• Celestial body whose temperature and density is high enough to allow energy to be generated by nuclear fusion. A massive range of star types have been catalogued and described, ranging in size from less than 0.1 solar masses to about 100. Most stars follow a simple, almost straight-line, relationship linking their mass to their light output or luminosity, the Hertzsprung-Russell diagram. Stars are the basic study of most astronomers and astrophysicists, who in recent years have addressed issues including star formation, the later lives of stars after the major process of energy production – the production of helium by fusing hydrogen – has ceased, and the dynamics of interacting multiple stars, especially those involving a collapsed star and a normal one.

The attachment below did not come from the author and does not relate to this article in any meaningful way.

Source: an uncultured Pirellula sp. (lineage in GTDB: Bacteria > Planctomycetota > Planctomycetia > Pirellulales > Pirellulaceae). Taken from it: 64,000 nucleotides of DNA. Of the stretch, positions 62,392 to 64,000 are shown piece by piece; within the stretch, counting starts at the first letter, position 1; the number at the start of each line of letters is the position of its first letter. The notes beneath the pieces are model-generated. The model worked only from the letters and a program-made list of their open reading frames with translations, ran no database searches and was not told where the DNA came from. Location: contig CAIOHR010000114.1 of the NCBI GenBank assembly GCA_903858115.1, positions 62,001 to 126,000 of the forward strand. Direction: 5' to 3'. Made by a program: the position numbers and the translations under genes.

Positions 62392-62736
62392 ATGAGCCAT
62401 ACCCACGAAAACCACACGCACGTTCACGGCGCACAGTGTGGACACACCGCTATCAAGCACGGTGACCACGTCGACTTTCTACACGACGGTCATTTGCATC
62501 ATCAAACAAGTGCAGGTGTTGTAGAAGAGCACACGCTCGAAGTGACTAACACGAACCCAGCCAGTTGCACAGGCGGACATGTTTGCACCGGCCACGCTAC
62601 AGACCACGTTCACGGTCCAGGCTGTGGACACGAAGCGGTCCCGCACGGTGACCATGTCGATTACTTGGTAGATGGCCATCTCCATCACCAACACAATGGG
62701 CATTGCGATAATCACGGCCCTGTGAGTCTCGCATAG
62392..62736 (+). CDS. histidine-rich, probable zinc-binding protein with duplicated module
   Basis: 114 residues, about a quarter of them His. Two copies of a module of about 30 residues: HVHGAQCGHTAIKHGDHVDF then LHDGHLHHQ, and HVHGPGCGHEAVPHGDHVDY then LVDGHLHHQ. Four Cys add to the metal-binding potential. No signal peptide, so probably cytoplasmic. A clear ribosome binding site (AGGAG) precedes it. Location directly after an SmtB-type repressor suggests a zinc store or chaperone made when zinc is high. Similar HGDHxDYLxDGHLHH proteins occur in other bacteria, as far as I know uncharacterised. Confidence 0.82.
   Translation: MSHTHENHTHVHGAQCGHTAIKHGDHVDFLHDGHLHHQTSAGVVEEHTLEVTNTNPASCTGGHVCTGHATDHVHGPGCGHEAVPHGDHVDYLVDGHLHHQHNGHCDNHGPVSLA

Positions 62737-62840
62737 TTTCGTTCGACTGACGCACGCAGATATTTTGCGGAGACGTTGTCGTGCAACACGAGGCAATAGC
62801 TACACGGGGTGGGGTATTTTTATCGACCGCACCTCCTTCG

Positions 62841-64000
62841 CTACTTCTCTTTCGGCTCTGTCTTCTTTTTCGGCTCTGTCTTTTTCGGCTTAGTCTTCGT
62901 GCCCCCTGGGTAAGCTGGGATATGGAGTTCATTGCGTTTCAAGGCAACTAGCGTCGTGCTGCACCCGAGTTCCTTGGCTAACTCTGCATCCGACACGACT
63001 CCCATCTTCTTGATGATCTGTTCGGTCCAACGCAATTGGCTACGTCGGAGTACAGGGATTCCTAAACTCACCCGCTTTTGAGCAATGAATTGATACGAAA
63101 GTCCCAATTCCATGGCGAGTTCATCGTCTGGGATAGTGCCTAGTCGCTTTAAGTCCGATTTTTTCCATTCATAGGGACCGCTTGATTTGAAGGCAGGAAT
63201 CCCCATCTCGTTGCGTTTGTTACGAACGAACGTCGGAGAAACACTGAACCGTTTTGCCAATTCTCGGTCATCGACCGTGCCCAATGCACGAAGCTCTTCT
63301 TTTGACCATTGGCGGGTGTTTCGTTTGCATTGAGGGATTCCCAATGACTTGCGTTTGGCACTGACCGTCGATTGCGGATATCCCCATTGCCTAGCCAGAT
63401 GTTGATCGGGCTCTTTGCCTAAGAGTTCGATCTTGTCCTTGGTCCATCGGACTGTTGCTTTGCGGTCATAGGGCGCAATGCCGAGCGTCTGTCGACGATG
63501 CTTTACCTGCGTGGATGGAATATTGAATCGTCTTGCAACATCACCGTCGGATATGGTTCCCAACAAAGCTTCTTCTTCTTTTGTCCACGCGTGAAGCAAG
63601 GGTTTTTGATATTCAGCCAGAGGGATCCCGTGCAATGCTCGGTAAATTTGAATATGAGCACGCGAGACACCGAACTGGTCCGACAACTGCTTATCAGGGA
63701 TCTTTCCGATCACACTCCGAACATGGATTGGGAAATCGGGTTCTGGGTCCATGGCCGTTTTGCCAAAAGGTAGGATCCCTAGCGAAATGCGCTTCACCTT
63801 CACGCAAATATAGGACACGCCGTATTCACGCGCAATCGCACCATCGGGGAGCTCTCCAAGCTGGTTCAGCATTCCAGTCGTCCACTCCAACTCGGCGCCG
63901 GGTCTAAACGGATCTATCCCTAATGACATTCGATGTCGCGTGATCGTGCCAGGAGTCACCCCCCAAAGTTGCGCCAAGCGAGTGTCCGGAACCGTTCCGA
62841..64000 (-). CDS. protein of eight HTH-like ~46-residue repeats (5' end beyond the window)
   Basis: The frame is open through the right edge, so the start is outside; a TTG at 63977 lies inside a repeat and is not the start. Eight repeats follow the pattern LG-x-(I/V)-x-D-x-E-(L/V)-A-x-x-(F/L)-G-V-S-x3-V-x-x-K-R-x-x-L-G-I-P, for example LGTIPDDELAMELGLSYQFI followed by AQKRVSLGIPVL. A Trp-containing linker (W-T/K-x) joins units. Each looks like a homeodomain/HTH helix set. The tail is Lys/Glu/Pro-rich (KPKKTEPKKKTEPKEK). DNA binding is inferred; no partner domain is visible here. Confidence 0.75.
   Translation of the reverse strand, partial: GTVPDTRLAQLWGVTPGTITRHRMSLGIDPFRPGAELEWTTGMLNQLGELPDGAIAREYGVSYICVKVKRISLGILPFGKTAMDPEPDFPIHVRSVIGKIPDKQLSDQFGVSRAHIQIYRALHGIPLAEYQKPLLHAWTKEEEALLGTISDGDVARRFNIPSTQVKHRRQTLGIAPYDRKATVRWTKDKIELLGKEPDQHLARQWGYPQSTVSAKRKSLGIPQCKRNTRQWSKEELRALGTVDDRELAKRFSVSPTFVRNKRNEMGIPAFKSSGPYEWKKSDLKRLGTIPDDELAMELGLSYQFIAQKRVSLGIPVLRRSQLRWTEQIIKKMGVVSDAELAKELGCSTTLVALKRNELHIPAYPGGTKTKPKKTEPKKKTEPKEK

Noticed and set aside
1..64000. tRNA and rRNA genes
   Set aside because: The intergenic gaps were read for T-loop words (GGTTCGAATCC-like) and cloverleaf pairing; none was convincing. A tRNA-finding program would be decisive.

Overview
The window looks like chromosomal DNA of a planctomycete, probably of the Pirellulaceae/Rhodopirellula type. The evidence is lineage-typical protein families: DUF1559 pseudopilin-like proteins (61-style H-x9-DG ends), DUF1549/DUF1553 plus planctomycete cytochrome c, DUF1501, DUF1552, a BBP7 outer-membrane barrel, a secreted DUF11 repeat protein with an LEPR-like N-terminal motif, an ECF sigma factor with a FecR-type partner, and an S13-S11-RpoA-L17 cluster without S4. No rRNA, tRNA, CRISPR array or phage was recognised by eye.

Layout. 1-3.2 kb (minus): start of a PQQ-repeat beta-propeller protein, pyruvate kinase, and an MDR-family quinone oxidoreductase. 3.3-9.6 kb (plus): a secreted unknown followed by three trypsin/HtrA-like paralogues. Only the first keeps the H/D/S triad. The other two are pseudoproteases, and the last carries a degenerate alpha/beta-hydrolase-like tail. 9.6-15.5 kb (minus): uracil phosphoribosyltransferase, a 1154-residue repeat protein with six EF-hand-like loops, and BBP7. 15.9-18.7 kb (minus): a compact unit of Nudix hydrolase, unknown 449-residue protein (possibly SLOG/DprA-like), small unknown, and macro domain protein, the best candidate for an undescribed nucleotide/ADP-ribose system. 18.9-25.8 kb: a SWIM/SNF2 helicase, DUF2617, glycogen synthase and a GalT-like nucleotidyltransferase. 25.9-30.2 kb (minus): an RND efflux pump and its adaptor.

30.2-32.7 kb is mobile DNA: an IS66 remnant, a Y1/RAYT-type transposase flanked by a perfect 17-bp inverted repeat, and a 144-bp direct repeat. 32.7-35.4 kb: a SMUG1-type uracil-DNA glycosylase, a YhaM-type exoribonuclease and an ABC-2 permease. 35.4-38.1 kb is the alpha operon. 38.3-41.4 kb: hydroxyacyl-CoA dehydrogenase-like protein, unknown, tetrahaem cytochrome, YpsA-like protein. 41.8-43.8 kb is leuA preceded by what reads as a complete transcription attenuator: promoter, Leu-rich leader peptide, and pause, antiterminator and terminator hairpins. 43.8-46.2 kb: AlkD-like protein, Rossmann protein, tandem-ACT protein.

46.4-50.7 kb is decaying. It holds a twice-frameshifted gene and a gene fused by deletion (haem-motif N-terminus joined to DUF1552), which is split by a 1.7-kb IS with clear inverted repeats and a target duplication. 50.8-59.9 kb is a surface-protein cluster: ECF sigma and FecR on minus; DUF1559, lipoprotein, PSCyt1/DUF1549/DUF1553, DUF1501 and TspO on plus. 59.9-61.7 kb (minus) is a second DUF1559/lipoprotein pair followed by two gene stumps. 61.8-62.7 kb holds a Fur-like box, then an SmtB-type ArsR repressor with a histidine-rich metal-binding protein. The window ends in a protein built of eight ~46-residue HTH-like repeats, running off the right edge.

• A large self-luminous celestial body, usually composed of gases, which derives its energy from nuclear energy within its core. The sun is an example.
  • That which has a central hub or node and is connected to other things which surround said center. Also that which is similarly configured. For example, a star network or a star ground.

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